NigeriaDecides2023: Nigerians go to the polls in tense presidential election
Widespread delays overshadowed a crucial presidential election in Nigeria on Saturday, as millions voted to elect their new leader. The hotly contested poll is being held simultaneously with elections for representatives of the country’s parliament.
CNN confirmed eyewitness reports of isolated violence at two polling stations in Lagos, with the military forced to intervene. CNN has contacted INEC for comment.
In chaotic scenes at a polling station in Maraba, a suburb of Abuja, a large crowd of voters struggled to cast their ballots, a CNN team witnessed. Those who managed to cast a vote did so in full view of those standing next to them, in violation of Independent National Electoral Commission (INEC) guidelines that stipulate privacy for voters.
“People vote in open spaces and everyone can see who they are voting for. There is no privacy. I won’t be surprised if this polling station gets shut down,” said Elias Ajunwa, a registered voter.
Ajunwa expressed his displeasure with the situation. “It is possible for any hooligan to carry off INEC materials due to the vulnerability of the INEC officials and their materials,” he added.
About 93 million Nigerians in a country with 200 million people registered to vote, according to election body INEC, but only 87 million are holders of a permanent voter card (PVC), an important requirement to vote. The elections will be Africa’s largest democratic exercise.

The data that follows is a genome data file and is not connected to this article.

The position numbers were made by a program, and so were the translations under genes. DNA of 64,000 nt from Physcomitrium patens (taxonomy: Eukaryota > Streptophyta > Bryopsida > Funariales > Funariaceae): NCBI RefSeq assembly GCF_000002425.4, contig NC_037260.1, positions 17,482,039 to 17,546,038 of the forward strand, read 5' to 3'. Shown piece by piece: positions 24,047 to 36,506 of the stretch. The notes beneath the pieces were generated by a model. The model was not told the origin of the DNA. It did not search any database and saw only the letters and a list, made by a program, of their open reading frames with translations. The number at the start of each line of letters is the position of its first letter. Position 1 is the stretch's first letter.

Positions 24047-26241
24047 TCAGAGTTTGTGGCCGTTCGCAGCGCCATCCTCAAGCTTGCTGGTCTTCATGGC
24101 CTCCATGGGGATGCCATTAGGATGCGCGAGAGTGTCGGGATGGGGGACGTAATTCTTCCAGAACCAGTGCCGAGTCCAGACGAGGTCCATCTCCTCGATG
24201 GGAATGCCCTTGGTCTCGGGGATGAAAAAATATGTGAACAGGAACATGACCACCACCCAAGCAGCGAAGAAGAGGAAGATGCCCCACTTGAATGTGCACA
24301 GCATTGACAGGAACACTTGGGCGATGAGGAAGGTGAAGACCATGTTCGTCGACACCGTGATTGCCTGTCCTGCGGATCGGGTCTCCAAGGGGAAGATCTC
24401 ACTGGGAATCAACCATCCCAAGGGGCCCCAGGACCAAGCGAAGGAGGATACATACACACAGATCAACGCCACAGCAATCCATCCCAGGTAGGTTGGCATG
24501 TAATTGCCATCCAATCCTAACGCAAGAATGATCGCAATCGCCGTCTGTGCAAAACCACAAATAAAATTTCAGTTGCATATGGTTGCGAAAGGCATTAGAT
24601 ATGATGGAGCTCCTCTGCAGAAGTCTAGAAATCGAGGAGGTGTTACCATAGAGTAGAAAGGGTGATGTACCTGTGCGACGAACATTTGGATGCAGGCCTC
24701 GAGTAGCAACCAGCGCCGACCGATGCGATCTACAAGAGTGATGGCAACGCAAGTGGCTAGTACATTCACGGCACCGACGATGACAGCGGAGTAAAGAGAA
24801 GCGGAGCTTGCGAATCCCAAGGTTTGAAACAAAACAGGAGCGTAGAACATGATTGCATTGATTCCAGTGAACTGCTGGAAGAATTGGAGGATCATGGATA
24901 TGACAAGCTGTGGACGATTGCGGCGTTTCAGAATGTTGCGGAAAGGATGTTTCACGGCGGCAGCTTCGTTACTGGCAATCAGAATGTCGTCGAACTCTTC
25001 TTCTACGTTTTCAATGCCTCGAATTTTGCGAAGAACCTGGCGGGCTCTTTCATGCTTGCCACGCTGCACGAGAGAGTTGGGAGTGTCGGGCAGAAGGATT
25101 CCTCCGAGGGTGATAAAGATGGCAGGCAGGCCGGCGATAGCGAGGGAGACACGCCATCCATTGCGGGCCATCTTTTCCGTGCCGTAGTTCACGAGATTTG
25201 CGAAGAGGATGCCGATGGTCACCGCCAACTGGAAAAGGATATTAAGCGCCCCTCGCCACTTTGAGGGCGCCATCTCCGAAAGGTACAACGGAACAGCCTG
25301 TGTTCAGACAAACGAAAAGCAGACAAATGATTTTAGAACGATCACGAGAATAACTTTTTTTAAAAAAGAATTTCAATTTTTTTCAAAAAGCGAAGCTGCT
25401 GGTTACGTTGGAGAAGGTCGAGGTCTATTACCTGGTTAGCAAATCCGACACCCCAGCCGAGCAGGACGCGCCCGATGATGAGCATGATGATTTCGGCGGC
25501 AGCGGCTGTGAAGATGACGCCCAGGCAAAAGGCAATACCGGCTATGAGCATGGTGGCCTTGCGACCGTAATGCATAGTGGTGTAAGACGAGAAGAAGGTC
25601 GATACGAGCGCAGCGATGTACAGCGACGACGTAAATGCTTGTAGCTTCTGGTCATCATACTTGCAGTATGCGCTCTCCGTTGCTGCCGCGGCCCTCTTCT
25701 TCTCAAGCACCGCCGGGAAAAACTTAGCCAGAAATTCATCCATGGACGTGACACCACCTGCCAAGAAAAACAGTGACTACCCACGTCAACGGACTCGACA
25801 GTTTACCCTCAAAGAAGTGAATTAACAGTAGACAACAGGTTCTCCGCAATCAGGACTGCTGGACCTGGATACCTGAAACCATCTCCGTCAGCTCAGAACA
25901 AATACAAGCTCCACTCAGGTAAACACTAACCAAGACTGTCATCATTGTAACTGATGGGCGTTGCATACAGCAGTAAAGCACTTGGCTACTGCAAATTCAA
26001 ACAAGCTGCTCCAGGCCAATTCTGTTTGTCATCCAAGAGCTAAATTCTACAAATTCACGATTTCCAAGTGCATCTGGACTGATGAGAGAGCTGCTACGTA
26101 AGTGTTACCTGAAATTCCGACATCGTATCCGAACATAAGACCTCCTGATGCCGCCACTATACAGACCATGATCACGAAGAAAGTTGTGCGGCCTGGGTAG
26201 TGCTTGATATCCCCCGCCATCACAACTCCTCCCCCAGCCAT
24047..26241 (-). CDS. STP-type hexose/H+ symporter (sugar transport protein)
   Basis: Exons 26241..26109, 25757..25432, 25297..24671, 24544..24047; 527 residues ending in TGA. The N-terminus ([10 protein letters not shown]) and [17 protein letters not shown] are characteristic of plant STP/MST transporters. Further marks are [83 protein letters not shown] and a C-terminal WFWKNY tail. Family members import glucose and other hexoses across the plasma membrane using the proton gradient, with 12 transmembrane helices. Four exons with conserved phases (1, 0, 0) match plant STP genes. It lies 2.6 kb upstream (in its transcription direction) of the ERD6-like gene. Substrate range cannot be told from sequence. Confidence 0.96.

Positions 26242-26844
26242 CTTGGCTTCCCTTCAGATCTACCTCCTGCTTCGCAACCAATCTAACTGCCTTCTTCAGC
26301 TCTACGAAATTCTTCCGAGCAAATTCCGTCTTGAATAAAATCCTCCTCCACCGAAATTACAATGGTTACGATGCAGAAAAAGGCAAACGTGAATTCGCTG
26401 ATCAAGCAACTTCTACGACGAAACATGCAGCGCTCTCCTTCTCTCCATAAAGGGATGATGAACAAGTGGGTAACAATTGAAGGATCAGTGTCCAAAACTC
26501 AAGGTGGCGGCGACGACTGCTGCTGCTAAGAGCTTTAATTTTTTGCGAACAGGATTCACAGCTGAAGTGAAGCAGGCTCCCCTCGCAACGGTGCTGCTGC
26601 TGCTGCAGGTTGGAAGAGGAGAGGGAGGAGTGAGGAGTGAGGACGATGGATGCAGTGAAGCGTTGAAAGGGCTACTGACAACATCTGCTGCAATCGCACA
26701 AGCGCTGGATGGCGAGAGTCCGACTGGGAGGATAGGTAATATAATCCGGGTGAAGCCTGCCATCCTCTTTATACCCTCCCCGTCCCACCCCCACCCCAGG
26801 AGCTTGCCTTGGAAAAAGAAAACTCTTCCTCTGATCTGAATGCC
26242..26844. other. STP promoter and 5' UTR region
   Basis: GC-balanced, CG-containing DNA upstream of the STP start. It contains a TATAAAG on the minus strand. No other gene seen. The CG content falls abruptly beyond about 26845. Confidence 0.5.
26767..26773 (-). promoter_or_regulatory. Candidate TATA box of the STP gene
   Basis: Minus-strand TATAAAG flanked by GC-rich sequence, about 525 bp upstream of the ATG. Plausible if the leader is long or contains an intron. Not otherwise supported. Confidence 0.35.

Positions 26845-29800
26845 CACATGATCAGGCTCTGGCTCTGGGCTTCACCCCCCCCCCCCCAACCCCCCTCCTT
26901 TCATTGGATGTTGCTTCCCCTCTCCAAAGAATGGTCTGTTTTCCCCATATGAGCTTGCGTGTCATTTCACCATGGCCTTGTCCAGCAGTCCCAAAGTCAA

The chief observer of the European Union’s monitoring mission in Nigeria, Barry Andrews, told CNN it was premature to draw conclusions about widespread delays.
“We have taken note of those reports and we will look across the country to see if this is a pattern or if it has in any way hindered people’s exercise of political voting rights or caused frustration or caused people to turn away. It is premature to draw any conclusions at this point.”
People were still waiting to cast their votes, despite polls expected to close at 2:30 p.m. local time (8:30 a.m. ET). In some polling places, voting did not start until after the scheduled opening time.
A polling station in Lagos delayed opening because officials were still setting up after the polls were due to open, a CNN team witnessed. An official urged eager voters to be calm and “treat each other with love” as they continued to wait.
The same problem was plaguing several other voting locations, including northern Kano state and southern Bayelsa state, with no election officials in sight at 8:30 a.m. local time, according to Reuters. In previous elections, voters in some areas have complained that polling stations opened hours late or did not open at all.
Ballots are counted at polling stations at the end of voting and sent electronically in real time to INECs Result Viewing Portal (IReV)a first of its kind in Nigeria, the commission told CNN.
“With the electronic transmission system (IREV), people know the winners even before the official announcement is made,” adds Rotimi Oyekanmi, a spokesman for INEC’s chairman.
To win, a candidate must collect enough votes to meet the 25% vote spread in 24 of Nigeria’s 36 states. Failing this, a second round between the top two candidates will be held within 21 days.
Eighteen candidates are on the ballot for Nigeria’s summit, but three lead the race for the popular vote, according to pre-election polls.
One of the leading contenders is Bola Ahmed Tinubu, the candidate of President Muhammadu Buhari’s party, the All Progressives Congress (APC). Another is the main opposition leader and former People’s Democratic Party (PDP) Vice President Atiku Abubakar. And the third strong contender, Peter Obi, runs under the lesser-known Labor Party and changed early predictions of the presidential vote, which were typically two horse races between the ruling and opposition parties.
Tinubu, 70, is a former governor of Nigeria’s wealthy Lagos state, who wields considerable influence in the southwestern region where he is hailed as a political godfather and kingmaker.